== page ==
Performance improvement plans (PIPs) can help turn around subpar employees. But if you use PIPs, make sure you implement them equitably. For example, if you place a salesperson on a PIP to raise falling sales, then institute a PIP for everyone whose sales have fallen to the same level. That’s especially important if one of the employees is about to take FMLA leave or is pregnant.
There’s danger in every aspect of firing, from WARN Act layoffs and exit interviews to constructive discharge and more.
Learn how to fire an employee and sidestep wrongful termination lawsuits, with battle-tested firing procedures, and employment termination letters. At last, you can fire at will!
If there’s no use-it-or-lose-it policy in place, employees can easily stockpile weeks of vacation or personal leave. Should they become ill, they may try to use that time as a substitute for FMLA leave. If an employee asks you to approve an especially long vacation, and you suspect the underlying reason may be a covered condition under the FMLA, beware automatically rejecting the request.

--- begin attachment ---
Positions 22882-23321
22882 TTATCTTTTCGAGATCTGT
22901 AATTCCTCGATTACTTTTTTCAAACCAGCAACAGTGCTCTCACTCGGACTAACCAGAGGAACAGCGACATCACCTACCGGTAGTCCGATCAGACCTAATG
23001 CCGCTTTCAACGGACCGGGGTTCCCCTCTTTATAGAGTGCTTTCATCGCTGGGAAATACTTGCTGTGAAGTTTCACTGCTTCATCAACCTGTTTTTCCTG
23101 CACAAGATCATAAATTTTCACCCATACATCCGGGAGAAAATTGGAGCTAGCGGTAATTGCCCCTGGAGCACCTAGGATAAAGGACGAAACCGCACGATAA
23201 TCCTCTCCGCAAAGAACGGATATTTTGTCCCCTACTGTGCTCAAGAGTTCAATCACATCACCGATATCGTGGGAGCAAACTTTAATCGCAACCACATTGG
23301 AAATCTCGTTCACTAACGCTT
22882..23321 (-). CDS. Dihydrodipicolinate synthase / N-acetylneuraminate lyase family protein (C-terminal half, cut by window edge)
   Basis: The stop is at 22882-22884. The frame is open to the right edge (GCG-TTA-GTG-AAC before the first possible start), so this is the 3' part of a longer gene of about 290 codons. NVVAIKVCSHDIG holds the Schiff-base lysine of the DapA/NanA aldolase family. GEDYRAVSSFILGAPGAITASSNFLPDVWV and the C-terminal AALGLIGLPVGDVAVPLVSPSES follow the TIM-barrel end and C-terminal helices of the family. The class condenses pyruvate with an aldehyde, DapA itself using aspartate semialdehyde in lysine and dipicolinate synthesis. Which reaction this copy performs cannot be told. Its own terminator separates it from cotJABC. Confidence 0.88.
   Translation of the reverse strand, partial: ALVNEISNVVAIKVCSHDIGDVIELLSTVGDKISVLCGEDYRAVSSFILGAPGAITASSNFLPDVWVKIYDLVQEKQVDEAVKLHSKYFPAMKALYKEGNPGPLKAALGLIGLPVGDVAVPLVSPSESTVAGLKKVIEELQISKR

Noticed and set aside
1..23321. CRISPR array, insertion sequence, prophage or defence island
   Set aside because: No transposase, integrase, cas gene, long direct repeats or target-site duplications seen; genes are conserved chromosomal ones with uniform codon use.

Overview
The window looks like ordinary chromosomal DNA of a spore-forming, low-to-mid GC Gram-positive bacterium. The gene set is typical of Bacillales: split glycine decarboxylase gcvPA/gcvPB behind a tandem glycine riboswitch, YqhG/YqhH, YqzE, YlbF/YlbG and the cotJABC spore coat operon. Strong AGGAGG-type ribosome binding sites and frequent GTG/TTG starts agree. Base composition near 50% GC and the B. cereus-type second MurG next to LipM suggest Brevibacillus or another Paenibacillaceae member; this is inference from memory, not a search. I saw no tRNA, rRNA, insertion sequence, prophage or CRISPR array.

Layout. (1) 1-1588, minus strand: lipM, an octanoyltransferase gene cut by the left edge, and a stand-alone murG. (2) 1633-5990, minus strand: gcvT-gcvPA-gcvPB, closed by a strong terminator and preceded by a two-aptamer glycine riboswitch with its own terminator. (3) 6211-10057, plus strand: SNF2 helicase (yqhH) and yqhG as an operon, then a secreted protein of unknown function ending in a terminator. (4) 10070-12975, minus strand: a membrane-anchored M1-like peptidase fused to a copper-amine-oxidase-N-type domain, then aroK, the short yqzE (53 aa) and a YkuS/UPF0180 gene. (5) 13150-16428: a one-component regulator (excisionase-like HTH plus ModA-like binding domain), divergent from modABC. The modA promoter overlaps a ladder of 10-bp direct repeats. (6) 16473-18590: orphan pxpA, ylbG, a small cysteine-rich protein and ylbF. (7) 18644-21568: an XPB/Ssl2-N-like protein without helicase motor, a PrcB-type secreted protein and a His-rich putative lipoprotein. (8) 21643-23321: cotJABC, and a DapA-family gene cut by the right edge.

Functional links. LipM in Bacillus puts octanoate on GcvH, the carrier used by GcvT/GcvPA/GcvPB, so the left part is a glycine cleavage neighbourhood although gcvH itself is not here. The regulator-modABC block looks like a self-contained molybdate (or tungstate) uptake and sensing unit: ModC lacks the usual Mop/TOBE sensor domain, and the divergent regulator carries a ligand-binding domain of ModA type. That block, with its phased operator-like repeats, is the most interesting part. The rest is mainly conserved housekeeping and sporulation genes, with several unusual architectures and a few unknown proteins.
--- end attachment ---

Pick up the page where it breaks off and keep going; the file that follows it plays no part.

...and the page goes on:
Here’s a case that shows you can’t have it both ways. A Texas appeals court has concluded that an employer can’t enforce an employment contract against an employee when that contract specifies that the employee remains an at-will employee.
Are you hearing that a supervisor is making less than flattering statements about a disabled employee or disabled individuals in general? Then it’s time to call in the supervisor and explain to her it has to stop. That’s especially true if the supervisor happens to have a disabled employee under her direction and recommends that the employee should be terminated.
Capping what State House officials called a “collaborative model for other states to follow,” Gov. Pat Quinn signed an education overhaul bill that makes it easier for school districts to fire teachers and strips many seniority protections teachers had. Setting the new legislation apart is the support it garnered from the powerful Chicago Teachers Union.
The EEOC is suing Pantego-based Tideland Electric Membership Corp., claiming it failed to accommodate a disabled employee. Jeffrey Erdman suffers from a chronic pain condition, but with the help of prescription painkillers, he was able to perform his job as an apprentice lineman. However, when Tideland learned of Erdman’s condition and the narcotic prescribed for his pain, it fired him.